E2 Water Water Withdrawal; Water Quality
E3 Land Soil Quality; Land Degradation
E4 Biodiversity Ecosystem Diversity; Species Diversity; Genetic Diversity
E5 Materials and Energy Material Use; Energy Use; Waste Reduction and Disposal
E6 Animal Welfare Health and Freedom from Stress

ECONOMIC RESILIENCE: DIMENSION C

Economic activity involves the use of labour, land and capital to produce goods and services to satisfy peoples’ needs (Jörissen et al., 1999). The economic dimension of SAFA covers the following themes: investment, vulnerability, product safety and quality, and local economy.

C1 Investment Internal investment; Community Investment; Long-ranging Investment, Profitability
C2 Vulnerability Stability of Supply; Stability of Market; Liquidity; Risk Management; Stability of Production
C3 Product Safety and Quality Food safety; Food Quality, Product Information
C4 Local Economy Value Creation; Local Procurement

SOCIAL WELL BEING: DIMENSION S

Social sustainability is about the satisfaction of basic human needs and the provision of the right and the freedom to satisfy one’s aspirations for a better life (WCED, 1987). This applies as long as the fulfilment of one’s needs does not compromise the ability of others or of future generations to do the same (sustainable). Social sustainability is assessed in SAFA by looking at the theme categories of: decent livelihood, fair trading practices, labour rights, equity, human health and safety, and cultural development.

S1 Decent Livelihood        Right to Quality of Life, Capacity Building; Rights of Fair Access to Land and Means of Production
S2 Fair Trading Practices Responsible Buyers
S3 Labour Rights Employment Relations; Forced Labour; Child Labour; Employee’s Freedom of Association and Right to Bargaining
S4 Equity Non-discrimination; Gender Equality; Support to Vulnerable People
S5 Human Health and Safety Workplace Safety and Health Provisions for Employees; Public Health
S6 Cultural Development Indigenous Knowledge; Food Sovereignty

SAFA provides a detailed description under each heading referring to existing agreements and a definition of theme and relevance. In addition, objectives for each theme are defined, including core indicators and targets, which include practices and performance.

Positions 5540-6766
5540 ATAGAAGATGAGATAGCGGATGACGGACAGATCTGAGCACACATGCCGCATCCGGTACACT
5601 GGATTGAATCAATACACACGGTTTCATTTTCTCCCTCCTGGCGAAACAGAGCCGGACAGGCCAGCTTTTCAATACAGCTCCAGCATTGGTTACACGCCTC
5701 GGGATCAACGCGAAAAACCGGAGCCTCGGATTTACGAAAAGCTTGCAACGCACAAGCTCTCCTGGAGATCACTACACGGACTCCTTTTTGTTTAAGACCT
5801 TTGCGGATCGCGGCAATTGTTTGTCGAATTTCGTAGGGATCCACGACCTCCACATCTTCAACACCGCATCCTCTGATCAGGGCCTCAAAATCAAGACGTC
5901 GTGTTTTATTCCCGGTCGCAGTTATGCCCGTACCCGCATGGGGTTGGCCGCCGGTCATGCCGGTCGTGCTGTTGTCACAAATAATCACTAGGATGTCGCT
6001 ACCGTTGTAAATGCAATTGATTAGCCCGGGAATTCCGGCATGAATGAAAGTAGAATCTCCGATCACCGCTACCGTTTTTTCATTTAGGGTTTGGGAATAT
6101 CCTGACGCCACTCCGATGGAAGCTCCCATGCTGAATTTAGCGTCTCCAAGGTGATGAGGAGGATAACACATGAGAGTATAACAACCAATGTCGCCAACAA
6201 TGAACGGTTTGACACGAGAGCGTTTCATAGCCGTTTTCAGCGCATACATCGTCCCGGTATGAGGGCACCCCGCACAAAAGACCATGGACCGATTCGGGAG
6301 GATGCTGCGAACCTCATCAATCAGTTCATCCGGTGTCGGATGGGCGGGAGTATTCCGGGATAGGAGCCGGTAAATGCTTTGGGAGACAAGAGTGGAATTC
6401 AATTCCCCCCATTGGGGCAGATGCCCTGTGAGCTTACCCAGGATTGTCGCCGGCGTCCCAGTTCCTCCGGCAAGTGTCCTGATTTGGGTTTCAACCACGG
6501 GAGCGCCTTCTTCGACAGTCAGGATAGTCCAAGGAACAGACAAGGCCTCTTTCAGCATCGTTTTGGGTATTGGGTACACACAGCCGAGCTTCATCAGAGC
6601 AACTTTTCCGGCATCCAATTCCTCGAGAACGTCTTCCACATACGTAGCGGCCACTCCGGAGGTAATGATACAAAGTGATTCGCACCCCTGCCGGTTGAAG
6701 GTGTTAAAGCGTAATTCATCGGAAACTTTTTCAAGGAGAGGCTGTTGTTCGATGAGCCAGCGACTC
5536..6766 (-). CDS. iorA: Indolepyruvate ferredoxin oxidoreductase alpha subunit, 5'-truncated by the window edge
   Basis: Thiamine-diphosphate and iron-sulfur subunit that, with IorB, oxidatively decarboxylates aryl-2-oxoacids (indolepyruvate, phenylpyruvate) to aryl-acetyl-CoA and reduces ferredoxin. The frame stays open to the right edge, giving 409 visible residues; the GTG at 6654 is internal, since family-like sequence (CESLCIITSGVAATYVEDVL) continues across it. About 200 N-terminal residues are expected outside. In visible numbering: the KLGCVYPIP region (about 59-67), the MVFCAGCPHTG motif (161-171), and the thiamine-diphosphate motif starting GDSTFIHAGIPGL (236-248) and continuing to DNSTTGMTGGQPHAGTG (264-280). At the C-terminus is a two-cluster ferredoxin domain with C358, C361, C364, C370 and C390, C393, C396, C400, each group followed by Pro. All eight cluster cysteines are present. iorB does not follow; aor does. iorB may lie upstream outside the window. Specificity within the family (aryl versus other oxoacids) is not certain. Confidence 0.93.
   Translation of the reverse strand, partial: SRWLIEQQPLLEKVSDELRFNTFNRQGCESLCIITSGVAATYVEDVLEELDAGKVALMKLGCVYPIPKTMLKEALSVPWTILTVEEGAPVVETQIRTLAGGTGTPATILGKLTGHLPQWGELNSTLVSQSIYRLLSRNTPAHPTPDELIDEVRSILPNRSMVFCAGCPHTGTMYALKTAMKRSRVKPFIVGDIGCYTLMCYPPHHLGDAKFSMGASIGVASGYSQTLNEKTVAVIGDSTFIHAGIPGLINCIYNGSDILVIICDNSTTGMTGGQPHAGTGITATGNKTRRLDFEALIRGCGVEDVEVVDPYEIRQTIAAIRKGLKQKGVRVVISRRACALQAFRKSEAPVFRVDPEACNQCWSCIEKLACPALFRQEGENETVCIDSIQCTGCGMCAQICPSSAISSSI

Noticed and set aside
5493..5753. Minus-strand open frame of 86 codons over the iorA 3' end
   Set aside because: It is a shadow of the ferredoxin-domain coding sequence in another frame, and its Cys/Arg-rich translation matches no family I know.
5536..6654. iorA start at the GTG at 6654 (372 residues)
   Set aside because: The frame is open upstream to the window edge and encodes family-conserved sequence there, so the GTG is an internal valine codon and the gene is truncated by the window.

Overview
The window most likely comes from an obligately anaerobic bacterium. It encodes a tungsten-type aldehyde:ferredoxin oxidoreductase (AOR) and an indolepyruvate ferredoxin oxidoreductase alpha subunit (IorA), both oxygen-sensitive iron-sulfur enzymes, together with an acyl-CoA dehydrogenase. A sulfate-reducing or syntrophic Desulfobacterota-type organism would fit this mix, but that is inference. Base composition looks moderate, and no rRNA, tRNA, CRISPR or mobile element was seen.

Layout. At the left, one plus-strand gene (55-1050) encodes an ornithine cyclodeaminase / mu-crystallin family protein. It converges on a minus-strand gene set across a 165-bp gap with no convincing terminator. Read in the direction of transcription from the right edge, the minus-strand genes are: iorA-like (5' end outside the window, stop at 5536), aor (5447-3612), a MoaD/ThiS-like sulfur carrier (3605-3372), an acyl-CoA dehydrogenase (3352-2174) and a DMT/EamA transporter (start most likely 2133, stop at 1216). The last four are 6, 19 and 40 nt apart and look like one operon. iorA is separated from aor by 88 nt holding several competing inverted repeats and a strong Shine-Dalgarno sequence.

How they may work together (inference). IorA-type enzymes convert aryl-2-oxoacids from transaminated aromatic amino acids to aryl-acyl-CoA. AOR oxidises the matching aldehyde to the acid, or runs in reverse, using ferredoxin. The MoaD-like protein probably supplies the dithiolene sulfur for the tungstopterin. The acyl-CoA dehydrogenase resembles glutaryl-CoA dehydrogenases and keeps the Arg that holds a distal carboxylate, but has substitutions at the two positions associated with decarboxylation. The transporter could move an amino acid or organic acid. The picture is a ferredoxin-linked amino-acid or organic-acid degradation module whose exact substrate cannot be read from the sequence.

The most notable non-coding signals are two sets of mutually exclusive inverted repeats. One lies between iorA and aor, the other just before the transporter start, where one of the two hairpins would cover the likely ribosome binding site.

An additional description addresses the measurement, the performance metric and its final rating.

Since SAFA is a world guideline for sustainable frameworks issued by the FAO, sustainable frameworks are now adjusting their sustainable understanding and interpretation, albeit gradually. A full version of SAFA 2.0 guidelines is accessible through FAO Website.

The Sustainable Agricultural Initiative (SAI)  is guided by SAFA. Some 50 major food brands and processors support this initiative. They ask their supply chains to comply with the SAI’s recommendations. At the same time, certification schemes such as ISSC Plus, among others, coordinate their sustainable food supply certification scheme with SAI, and farmer self assessments are to be audited and certified in future.

Food brands and processors are interested in assessing positive compliance of their supply chains. Additionally, they have opted for verification by third party assessors.

Consequently, farmers and the supply chain will soon need to meet these objectives and demonstrate compliance.SGS provides farm education programmes for almost all sustainability standards. We cover topics including verification, establishing customised compliance criteria and certification. They will also be required to seek independent verification and certification from companies like SGS.

For further information, please contact:

Bruno Widmer
Agriculture Audit & Certification Manager
SGS Geneva
1 places des alpes
1211 Geneva
t: + 41 (22) 739 94 68